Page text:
Also note: उद्-इ = to rise, is the usual word used for the rise of a heavely body, and अस्तम्-इ is used for their setting.

    Anyway, I have deliberately not looked into any translation yet. My astronomy-ignorant literal understanding of these two verses is the following: The star between the two saptarṣi stars that appear either first or in the east at night remains the same for 100 years. That star was Maghā at the time of the narration. This assumes that "तेन युक्ताः तिष्ठन्ति" in the third half-verse and "(तत्/ताः) आश्रिताः (तिष्ठन्ति)" in the fourth basically mean the same thing in the astronomical context. However, this is just a guess on my part.
     
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    The usual meaning of the root आ-श्रि is "to take refuge in". Its syntax works like that of the verbs of motion (e.g. गम्), i.e. the goal of the action (where you take refuge) apears in the accusative, and the participle आश्रित usually refers to the person who has taken refuge (Cf. गत). In the current verse, मघाः - accusative plural of मघा - is where they have taken refuge. So, the last half-verse simply means: "And they have currently taken refuge in the Maghā (the name of a star, also used in the plural)."
    āśritāḥ. I was wrong and this is clearly correct—maghāḥ is accusative and thus the direct object of āśritāḥ. The twice-born (the seven ṛṣis) have taken recource to the nakṣatra of Maghā/Maghāḥ, i. e., they are situated in it.
     
    • Agree
    Reactions: Dib

    Kobzar

    Member
    Spanish - Spain
    āśritāḥ. I was wrong and this is clearly correct—maghāḥ is accusative and thus the direct object of āśritāḥ. The twice-born (the seven ṛṣis) have taken recource to the nakṣatra of Maghā/Maghāḥ, i. e., they are situated in i
    A good translation of this requires some knowledge of astronomy, and as an astronomical ignoramus I will not produce a translation. Having read the two online translations, and that of G. V. Tagare, I think they are all rather to the point. Consulting the commentaries would be a good thing to do for the astronomical references. Some small points:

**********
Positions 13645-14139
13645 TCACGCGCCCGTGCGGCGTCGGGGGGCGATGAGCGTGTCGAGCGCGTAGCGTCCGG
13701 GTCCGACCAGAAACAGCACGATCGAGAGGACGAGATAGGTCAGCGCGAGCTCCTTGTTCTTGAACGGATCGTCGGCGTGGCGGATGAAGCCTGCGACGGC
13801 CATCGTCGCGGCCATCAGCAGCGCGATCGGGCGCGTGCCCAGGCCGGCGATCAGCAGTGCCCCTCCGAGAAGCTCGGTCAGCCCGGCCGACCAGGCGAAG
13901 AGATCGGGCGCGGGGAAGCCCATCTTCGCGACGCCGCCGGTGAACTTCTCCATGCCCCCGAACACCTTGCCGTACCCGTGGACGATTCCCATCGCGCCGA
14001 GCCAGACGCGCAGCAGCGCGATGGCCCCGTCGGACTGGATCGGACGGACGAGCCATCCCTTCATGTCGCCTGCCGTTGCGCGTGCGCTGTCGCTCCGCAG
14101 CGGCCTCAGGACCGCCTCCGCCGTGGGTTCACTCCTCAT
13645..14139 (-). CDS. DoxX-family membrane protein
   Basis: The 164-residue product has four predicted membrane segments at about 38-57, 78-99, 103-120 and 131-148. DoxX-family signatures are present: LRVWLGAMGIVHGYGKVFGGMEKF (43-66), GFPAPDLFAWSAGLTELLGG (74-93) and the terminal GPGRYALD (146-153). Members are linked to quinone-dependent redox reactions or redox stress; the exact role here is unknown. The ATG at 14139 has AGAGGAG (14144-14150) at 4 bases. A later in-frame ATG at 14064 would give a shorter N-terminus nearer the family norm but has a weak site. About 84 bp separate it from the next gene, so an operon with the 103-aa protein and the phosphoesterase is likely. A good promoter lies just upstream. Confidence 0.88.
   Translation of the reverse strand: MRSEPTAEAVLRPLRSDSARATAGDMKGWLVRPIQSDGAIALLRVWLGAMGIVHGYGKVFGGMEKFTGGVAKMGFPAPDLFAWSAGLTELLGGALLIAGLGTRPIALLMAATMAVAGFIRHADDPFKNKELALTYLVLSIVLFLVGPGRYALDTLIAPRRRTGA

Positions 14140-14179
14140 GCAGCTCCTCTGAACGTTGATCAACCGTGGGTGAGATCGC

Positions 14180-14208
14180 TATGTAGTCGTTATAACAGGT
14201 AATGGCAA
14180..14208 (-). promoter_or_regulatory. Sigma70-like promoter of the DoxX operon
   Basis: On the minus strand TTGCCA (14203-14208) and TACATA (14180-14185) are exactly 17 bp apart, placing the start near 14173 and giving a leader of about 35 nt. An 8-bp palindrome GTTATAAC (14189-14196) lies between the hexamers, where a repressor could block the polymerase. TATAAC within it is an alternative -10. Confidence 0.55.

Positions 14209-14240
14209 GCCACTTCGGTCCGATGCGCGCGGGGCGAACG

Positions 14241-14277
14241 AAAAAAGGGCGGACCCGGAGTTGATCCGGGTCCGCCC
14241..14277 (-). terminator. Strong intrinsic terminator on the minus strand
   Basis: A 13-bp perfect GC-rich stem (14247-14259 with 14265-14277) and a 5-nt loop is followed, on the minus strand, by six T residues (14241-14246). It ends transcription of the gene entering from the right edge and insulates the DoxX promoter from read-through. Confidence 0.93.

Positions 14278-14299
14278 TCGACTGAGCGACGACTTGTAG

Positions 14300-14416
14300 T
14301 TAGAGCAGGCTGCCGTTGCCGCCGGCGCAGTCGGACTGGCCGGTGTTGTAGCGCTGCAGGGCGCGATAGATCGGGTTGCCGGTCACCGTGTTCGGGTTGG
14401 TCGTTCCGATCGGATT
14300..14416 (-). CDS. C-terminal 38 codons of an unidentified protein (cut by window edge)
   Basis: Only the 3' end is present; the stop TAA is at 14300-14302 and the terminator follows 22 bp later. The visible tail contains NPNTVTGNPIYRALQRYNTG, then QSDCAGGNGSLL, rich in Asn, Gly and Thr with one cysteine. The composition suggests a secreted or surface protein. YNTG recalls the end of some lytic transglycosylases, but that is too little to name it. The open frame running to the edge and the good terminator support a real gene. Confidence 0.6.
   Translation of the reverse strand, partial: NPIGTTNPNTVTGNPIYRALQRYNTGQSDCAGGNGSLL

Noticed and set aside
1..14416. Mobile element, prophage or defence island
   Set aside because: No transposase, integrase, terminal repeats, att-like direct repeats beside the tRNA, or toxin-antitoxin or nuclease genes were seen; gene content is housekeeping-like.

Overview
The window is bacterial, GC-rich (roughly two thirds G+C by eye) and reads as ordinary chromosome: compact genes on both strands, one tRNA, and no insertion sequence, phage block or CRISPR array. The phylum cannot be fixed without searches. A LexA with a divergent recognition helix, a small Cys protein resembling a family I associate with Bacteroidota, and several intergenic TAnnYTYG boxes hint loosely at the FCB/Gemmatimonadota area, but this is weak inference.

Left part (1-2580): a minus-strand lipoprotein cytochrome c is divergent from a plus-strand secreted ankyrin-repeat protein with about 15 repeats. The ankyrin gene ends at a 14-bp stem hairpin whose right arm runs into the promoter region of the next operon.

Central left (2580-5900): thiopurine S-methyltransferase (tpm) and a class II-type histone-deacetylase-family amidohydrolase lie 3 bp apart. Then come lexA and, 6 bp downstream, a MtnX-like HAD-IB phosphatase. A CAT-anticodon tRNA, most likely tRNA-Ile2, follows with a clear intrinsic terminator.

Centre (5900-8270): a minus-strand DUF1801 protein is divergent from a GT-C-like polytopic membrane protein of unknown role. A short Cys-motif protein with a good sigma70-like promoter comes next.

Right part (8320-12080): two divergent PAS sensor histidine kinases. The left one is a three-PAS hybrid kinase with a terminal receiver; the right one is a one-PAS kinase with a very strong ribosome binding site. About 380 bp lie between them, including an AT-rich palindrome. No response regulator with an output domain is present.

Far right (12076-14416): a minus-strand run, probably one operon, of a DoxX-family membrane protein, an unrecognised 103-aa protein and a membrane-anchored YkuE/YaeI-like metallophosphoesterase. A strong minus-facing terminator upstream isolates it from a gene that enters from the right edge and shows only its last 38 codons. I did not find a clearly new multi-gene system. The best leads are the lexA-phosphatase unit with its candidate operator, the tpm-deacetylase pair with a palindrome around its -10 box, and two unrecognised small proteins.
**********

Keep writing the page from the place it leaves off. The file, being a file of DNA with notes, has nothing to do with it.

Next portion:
pūrvau uditau. I suggest first risen.

    tayos tu madhye. It is irregular to take madhye as a qualifier of niśi. As the well-known nyāya goes, "If I hear the sound of hoofs I donʼt expect zebras". A construction like tayos tu madhye should be expected to mean in the middle of those two, or out of those two.

    kāla adhunā. Metri causa alterations like this are not unheard of, but one would expect kāle adhunā. Indeed, that is the reading of my edition (J. L. Shastri, 1983).

    āśritāḥ. You say that the word is skipped in the two online translations, but as far as I can see they both translate it by situated. I donʼt understand your provisory translation here. I suggest (translating "verbatim") that they, the twice-born (the seven ṛṣis) are situated as Maghās. Wrong, see below.
    Thank you very much for everything! Could you please recommend any commentary to this work?
     

    Kobzar

    Member
    Spanish - Spain
    कालेऽधुना, कालयधुना and काल अधुना - all three would be valid and common alternatives.


    The usual meaning of the root आ-श्रि is "to take refuge in". Its syntax works like that of the verbs of motion (e.g. गम्), i.e. the goal of the action (where you take refuge) apears in the accusative, and the participle आश्रित usually refers to the person who has taken refuge (Cf. गत). In the current verse, मघाः - accusative plural of मघा - is where they have taken refuge. So, the last half-verse simply means: "And they have currently taken refuge in the Maghā (the name of a star, also used in the plural)." This is the basic literal meaning, but as Den falska sköldpaddan has observed, the exact interpretation would require some knowledge of astronomy which I lack.

    Also note: उद्-इ = to rise, is the usual word used for the rise of a heavely body, and अस्तम्-इ is used for their setting.

    Anyway, I have deliberately not looked into any translation yet. My astronomy-ignorant literal understanding of these two verses is the following: The star between the two saptarṣi stars that appear either first or in the east at night remains the same for 100 years. That star was Maghā at the time of the narration. This assumes that "तेन युक्ताः तिष्ठन्ति" in the third half-verse and "(तत्/ताः) आश्रिताः (तिष्ठन्ति)" in the fourth basically mean the same thing in the astronomical context. However, this is just a guess on my part.
    Thank you very much for everything! Although it may be your guess, as you say, it makes sense.